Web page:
DBU Oxford Seminar Day 7

Key themes encountered:

Cambridge

Incarnational Courage

Reformers

Charles Simeon; Patience and Perseverance, Raising Up Leaders

            It is quite a conundrum that we Christians who are called to live so humbly can spend so much of our energies concentrated on leadership. I am not saying that humility and leadership are incompatible but that often an individual who has been given high levels of leadership is tempted by conceit and pride. How refreshing, however, to have heard the story of Curate Charles Simeon who, though some would argue was forced to embrace humility seeing that he was never promoted to greater levels of influence, never endeavored for more than what God had given him. As he noted:

            A servant of the Lord should not strive.

            What a difficult concept to consume nowadays when notions of personal initiative, resilience, hard work, and efficacy prevail. It is easy to read the narratives of the Bible and interpret them through our lens. We see David confront Goliath and we say he was brave and strong-willed; we encounter Elijah with the prophets of Baal and declare he was confident and daring; and we see Peter step into the sea and conclude he was a man of initiative. Yet in all these instances, and in a hundred other stories in the Scriptures, there is a more umbrella-like theme which could be argued moved our Hebraic heroes to action: obedience.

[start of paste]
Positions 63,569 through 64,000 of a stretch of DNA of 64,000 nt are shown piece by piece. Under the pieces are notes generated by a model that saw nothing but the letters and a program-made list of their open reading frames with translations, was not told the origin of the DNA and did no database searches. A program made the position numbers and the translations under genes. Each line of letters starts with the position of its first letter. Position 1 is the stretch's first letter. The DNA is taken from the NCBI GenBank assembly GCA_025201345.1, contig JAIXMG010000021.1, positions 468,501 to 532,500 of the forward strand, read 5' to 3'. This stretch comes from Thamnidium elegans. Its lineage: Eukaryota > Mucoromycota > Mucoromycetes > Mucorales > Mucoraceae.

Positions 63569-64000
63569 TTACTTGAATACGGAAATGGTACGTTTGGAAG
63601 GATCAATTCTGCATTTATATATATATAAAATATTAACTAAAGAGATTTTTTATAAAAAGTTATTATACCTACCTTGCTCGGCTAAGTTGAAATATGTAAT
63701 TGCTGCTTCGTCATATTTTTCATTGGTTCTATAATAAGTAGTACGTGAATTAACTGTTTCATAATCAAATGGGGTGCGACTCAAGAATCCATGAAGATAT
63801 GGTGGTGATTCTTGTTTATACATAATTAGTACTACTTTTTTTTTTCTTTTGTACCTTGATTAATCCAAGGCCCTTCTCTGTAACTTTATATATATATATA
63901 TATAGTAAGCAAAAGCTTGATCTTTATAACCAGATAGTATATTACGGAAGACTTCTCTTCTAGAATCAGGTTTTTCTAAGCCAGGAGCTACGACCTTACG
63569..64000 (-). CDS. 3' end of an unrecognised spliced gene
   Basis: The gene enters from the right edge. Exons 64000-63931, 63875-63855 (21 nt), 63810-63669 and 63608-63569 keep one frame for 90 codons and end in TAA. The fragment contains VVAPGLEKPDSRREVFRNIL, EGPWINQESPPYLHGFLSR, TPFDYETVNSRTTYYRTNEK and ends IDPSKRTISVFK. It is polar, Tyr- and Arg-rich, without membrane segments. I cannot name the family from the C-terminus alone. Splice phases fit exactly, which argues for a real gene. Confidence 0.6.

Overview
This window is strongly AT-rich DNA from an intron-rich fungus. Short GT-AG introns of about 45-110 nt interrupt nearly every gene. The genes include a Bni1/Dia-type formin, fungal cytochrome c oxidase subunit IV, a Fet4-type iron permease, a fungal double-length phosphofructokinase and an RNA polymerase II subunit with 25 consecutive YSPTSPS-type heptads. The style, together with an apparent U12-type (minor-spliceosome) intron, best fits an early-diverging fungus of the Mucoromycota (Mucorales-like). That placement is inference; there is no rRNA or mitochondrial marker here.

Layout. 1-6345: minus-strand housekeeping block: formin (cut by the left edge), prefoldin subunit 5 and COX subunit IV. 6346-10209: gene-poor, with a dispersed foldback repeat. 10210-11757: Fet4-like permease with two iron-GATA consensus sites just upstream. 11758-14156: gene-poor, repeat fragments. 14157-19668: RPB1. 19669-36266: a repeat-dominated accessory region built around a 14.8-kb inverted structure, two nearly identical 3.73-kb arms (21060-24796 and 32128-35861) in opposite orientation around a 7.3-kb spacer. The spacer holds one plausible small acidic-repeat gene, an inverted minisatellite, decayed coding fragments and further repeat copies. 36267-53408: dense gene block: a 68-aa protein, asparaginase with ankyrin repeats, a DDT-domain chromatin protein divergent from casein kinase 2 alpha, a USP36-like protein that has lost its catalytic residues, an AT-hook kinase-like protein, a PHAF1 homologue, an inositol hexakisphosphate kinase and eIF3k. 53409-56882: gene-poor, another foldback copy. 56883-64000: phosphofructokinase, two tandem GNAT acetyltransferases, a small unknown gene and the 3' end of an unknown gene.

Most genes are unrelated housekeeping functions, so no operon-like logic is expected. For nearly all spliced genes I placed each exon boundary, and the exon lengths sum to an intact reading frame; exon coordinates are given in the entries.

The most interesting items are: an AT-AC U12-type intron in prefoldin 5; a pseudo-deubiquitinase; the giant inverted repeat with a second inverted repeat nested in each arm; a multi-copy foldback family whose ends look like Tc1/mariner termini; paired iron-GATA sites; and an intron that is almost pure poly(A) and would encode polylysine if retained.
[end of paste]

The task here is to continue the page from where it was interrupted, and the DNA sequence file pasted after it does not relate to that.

Obedience. Obedience to the will of God, to his request, to his motives and to his heart. What greater reason exists as to why I should step into my calling? What other motive must move me to perform faithfully in all my duties? What grander cause could I ever suggests as a fairer and nobler justification as to why I should and as to why I am able to endure danger and hardships, hunger and poverty?

            Let God bring me low. Let God exalt me. Whether I lead 10 men or 10,000 cannot be determined or brought about by anything I could do except one thing: to obey the will of the Lord. When he asks me to pray, I will pray; when he requests of me my wealth, I will give; and when there is some fleshly part of me that he desires of me to relinquish, I will die to myself. But let me not strive for any goal no matter how noble it appears to me. As a leader, may I strive to do one thing alone, to follow and obey the will of the one who sends and the one who commands. 

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